Published March 12, 2009
By Doug Hill
Watermelon Slim, aka Bill Homans, sticks out in a crowd. Wearing his trademark Stetson and an over-sized turquoise pendant, our Oklahoma bluesman is a striking figure. He was among the throng attending Bonnie Raitt’s concert at Riverwind Casino March 5.
“Oh, I played with Bonnie Raitt back in 1972 and ’73,” Slim drawled. “She and I both had similar musical ancestors and we went different directions.” This was a revelation but makes perfect sense as the artists are the same age (59) and started their careers on the east coast. “I haven’t been on any Bonnie Raitt records but we’ve been negotiating for several years to get her on one of mine. It hasn’t happened yet, but it might,” Slim said. That will be mighty lovely if it does.
“Are you ready for a thing called love?” was the musical question posed by Bonnie Raitt to a full room early in her show. Backed by an all-male band on guitar, bass, drums and keys, she played from a discography that stretches back to her first stellar self-titled album in 1971. Raitt also played guitar on most tunes, switching between electric and rhythm.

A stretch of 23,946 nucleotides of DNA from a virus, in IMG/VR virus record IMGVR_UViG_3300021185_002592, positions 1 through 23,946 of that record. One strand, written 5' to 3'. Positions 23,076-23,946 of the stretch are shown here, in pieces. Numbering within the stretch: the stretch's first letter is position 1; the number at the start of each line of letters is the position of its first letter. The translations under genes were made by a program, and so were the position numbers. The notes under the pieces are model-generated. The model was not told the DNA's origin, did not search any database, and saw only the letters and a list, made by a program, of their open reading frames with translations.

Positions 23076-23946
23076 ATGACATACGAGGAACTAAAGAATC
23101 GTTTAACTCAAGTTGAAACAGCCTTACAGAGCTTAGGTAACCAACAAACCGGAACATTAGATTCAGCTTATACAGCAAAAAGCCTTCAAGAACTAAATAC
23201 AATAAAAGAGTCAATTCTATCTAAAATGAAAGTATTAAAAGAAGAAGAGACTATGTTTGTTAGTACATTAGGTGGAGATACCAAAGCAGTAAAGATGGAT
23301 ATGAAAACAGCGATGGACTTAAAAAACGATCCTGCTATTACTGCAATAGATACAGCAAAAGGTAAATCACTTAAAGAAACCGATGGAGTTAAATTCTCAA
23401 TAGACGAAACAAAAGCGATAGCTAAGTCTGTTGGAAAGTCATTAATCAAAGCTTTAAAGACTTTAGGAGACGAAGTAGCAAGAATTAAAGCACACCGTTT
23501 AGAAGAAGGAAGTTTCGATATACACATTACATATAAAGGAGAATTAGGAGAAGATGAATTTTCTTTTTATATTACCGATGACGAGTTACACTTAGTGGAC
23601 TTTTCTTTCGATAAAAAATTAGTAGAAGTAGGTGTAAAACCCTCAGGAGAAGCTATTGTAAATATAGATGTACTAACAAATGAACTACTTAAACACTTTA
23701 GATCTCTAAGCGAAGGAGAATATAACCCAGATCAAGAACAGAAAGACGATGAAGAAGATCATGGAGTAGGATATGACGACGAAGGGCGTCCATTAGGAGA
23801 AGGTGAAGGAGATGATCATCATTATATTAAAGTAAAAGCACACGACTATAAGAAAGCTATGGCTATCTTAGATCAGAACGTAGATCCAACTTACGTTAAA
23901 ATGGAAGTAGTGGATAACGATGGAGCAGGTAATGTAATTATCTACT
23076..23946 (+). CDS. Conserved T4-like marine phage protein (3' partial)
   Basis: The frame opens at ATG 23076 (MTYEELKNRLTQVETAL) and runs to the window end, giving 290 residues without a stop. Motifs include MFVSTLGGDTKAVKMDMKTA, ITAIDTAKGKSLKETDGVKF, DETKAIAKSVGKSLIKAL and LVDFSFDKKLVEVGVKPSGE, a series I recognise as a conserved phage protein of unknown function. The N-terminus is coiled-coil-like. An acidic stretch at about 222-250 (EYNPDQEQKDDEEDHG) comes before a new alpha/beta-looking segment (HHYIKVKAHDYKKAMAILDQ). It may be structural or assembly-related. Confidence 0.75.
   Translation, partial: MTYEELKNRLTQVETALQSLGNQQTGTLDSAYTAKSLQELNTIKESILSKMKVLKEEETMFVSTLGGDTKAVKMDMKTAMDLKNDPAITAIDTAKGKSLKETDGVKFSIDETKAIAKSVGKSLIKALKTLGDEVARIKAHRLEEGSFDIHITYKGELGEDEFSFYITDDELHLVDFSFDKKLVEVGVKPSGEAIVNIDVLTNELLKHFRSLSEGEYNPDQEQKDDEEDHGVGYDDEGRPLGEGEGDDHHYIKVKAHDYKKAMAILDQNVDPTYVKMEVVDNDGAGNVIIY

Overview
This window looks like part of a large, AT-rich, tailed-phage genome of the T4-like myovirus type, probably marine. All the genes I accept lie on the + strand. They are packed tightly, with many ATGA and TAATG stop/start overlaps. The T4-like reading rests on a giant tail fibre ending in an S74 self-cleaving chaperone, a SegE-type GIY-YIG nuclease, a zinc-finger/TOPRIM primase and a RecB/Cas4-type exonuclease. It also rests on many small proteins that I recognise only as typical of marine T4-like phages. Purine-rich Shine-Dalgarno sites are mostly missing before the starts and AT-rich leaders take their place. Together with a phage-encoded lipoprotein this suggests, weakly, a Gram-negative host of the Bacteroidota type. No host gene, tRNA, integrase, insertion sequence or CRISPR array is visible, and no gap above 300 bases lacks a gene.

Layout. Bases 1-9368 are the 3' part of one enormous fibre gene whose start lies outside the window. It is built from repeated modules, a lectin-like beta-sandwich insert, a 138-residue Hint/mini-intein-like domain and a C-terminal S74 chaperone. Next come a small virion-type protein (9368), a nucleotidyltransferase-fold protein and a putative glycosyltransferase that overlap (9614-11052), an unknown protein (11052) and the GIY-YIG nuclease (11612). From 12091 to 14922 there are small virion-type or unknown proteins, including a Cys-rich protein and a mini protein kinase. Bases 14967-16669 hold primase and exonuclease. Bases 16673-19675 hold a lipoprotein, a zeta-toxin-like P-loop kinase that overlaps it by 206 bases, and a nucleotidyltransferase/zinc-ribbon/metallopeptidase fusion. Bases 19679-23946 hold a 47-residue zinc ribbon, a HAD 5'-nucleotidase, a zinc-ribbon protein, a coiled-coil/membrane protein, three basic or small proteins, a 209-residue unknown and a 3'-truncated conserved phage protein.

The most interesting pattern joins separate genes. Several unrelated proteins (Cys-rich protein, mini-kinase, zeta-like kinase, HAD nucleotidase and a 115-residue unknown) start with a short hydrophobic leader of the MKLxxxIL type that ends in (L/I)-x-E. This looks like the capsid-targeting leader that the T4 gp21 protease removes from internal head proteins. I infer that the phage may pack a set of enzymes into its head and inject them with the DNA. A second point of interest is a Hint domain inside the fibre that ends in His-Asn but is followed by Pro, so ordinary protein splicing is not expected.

“We have the Queen of Rock ‘n’ Roll in the house tonight,” Raitt announced. “Wanda Jackson, I can’t believe you’re here.” The diminutive dynamo of “Fujiyama Mama” and “Let’s Have a Party” fame waved to us from her aisle seat. Raitt also introduced her band, all session badasses, including Ricky Peterson (keys) who’s played with David Sanborn, Prince and Stevie Nicks.
Raitt performed duet “Good Man, Good Woman” from her “Luck of the Draw” disc, with Peterson singing the Delbert McClinton line. “We were just in Milwaukee where it was 15 degrees. What is it here, 80? Much better for the vocal cords,” Raitt said. Her voice sounded tremendous, unchanged from Radcliffe days when she was observed by a Newsweek reporter opening for Mississippi Fred McDowell in a New York saloon.